5 Things To Think About For Your Next Mix Session
Todd Simpson
Apr 27 2021, 03:10 AM
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Posts: 22.589
Joined: 23-December 09
From: Atlanta, Georgia, USA
1.)BALANCE YOUR MIX:
It goes without saying, but balance is critical. Before you start doing to much with your FX decisions, it’s not a bad idea to try to get levels and panning working for your rough mix. It may be tempting to deal with a mix track by track (guitars first of course as we are guitar people) soloing and focusing in, before we get an overall sense of the track and how it works as a whole. Find your levels first, before you even start thinking about a stereo field. This is before you even add compression which will, of course, change things. However, getting an idea of how the mix “sits” with all the tracks going, is generally a good place to start. Then work on the stereo field a bit by panning bits that need to be panned. You’ll change as you go, but you can benefit from having a starting point.

2.)USING PLUGINS TOO EARLY:
As mentioned in number 1, we tend to grab our fave plugins a bit too quickly sometimes. We start with a template perhaps, that has our fave plugins pre loaded. They are using our fave presets on given tracks and this is sometimes plenty good enough. It’s a good idea to fight this just a bit by turning off all the plugins when you are getting a handle on your mix. If you are using a guitar sim, you gotta turn that on, or if you are using VST, that should be on as well, but not reverb/delay/EQ/etc. Once you have balanced your mix and gotten it roughly ready as a “rough mix”, then it’s time to start putting special sauce on. As soon as you start adding plugins, using LOW PASS and HIGH PASS EQ as a filter is a good idea. E.G. Use an E.Q. first to clean up the bits that need cleaning up. For example, you have too much low frequency stuff going on with the snare. Put an EQ on it and subtract some of the low end. Use the frequency analyzer in addition to your ears. Depending on your monitors, you may not even hear what is happening below 60hz. But you can see it on your analyzer/eq plugin. So try subtractive EQ first, before you start using additive EQ. E.G. CUT frequencies before you start ADDING.

3.)USING PLUGINS TOO LATE

Once you get a rough handle on your mix, don’t wait too long to add your plugins. If you have things balanced, you’ve cleaned up with some subtractive EQ, then it’s a good time to start adding some flavor with plugins. Finding this balance between what is too early and what is too late is just about practice. You’ll find your own rhythm and pace by doing actual mixing. It doesn’t matter what you mix, as long as you mix something. Just like guitar, the more practice the better.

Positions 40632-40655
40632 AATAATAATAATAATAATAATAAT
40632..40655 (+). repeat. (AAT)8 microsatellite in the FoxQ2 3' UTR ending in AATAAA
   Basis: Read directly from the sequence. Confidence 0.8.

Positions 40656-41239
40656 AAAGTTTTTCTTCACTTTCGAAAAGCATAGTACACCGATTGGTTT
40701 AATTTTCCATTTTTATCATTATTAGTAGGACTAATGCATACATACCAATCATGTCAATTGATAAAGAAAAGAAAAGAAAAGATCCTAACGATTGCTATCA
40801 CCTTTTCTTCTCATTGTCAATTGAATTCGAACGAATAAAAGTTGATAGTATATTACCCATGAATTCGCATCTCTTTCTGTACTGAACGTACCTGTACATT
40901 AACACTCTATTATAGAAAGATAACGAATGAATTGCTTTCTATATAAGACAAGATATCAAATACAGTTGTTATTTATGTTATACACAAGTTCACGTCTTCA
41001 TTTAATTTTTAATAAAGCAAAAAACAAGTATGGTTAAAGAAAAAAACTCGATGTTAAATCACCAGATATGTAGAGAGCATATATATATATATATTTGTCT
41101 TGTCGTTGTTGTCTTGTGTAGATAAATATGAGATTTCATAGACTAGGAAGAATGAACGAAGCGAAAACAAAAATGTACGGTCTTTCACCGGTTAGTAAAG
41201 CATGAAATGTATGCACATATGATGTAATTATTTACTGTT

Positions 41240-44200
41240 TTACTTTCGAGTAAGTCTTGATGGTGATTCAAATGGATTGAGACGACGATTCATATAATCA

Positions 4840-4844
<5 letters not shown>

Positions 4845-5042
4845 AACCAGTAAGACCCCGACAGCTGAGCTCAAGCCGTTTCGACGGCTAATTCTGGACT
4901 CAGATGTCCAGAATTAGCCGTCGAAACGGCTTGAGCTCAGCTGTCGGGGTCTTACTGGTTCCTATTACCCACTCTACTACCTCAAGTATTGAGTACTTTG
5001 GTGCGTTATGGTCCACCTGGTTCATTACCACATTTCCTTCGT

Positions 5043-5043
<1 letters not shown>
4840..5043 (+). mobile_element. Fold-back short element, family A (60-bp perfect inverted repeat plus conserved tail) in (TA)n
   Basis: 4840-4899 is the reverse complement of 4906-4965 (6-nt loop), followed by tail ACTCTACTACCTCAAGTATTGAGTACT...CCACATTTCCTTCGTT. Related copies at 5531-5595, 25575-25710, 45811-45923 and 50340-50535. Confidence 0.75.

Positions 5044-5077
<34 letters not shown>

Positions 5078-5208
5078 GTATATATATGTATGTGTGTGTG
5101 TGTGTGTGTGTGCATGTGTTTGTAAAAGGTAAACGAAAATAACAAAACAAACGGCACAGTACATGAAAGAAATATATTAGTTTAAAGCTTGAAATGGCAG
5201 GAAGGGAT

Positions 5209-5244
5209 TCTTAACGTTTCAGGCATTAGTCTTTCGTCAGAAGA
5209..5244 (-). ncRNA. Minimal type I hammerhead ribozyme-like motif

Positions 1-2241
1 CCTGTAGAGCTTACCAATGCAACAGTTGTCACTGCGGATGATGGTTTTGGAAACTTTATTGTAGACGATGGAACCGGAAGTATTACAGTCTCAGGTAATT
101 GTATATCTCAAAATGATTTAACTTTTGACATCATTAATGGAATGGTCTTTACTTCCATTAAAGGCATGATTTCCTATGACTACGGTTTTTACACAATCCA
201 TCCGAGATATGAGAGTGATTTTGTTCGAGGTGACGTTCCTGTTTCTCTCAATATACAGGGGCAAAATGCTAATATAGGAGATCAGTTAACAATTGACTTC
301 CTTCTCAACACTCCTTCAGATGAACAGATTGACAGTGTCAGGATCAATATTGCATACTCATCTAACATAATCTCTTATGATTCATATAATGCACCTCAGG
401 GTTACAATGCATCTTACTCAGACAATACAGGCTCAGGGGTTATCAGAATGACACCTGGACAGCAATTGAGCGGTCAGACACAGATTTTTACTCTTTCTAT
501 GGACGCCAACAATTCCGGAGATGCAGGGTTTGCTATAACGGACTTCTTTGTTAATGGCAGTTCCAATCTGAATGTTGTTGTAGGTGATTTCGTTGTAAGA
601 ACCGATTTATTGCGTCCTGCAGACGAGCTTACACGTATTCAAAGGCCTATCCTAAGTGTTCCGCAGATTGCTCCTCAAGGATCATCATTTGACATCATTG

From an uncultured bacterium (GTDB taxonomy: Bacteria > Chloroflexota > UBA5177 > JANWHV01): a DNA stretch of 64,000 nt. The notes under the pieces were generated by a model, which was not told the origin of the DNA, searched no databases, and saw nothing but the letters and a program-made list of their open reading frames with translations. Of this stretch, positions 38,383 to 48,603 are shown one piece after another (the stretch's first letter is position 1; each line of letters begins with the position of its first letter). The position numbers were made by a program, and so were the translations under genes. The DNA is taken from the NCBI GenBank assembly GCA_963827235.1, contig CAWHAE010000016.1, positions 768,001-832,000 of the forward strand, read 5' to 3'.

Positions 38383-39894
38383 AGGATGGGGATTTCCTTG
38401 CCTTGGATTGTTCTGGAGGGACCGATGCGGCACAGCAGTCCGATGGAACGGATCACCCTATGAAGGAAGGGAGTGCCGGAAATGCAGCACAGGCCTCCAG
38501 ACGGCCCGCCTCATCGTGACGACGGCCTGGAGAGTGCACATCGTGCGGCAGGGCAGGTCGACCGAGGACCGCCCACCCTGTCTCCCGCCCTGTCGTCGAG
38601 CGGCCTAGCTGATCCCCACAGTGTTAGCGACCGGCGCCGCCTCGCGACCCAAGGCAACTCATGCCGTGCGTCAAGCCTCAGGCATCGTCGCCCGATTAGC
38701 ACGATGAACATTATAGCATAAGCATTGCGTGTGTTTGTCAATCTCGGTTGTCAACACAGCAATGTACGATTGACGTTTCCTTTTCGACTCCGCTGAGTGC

4.)DON”T USE THE MASTER BUS TO FIX YOUR MIX:

It’s very tempting to throw OZONE or something similar on your master bus and call it a day, for some folks. Using the master bus to mix with is something that tempts most folk at some point. It’s quick, it’s easy, it’s purpose built for a one fix all plugin. Bad news is that it’s just not a great way to mix. Sure, once you have your mix, putting something on the master bus to “Glue” it all together is a great idea. You probably have a mastering chain all set and ready to go in your fave mixing template that already has your Master plugins set and loaded. Just don’t turn them on and mix through them. This is something people sometimes do without realizing it. They leave the mastering chain on the master bus just active the entire time they are mixing. This really distorts what is happening in your mix. The master bus is best left alone until fairly late in the process after you have the bones of your mix all set. Once that is complete, it’s a great time to see what can be improved by putting some special sauce on the Master Bus.

5.)LISTEN TO THE MIX AS A WHO
LE:
Once you put the special sauce on your master bus and you are listening back to your mix, try to take a break. Step away. Go have a coffee or something, have a meal, just give your ears a break for 20 minutes or so to let them have a rest. Ears get tired, just like anything else. Tired ears can’t be trusted during mixing. Fresh ears are always better. Once you come back to listen to your entire mix, you may notice things you flat out missed before. All of the sudden, things will stick out that need to be sorted out. Work on it for a hour or two and step away again. Give your ears regular breaks or they will betray you. Also, after a break, try your mix on other things, like other playback systems, ear buds, your laptop, etc. Just try it on a variety of playback systems to get a feeling of how it’s going to travel. You may find it really doesn’t work on certain playback systems and you need to make more adjustments.

This video was very helpful in creating this article.

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This post has been edited by Todd Simpson: Apr 27 2021, 03:10 AM
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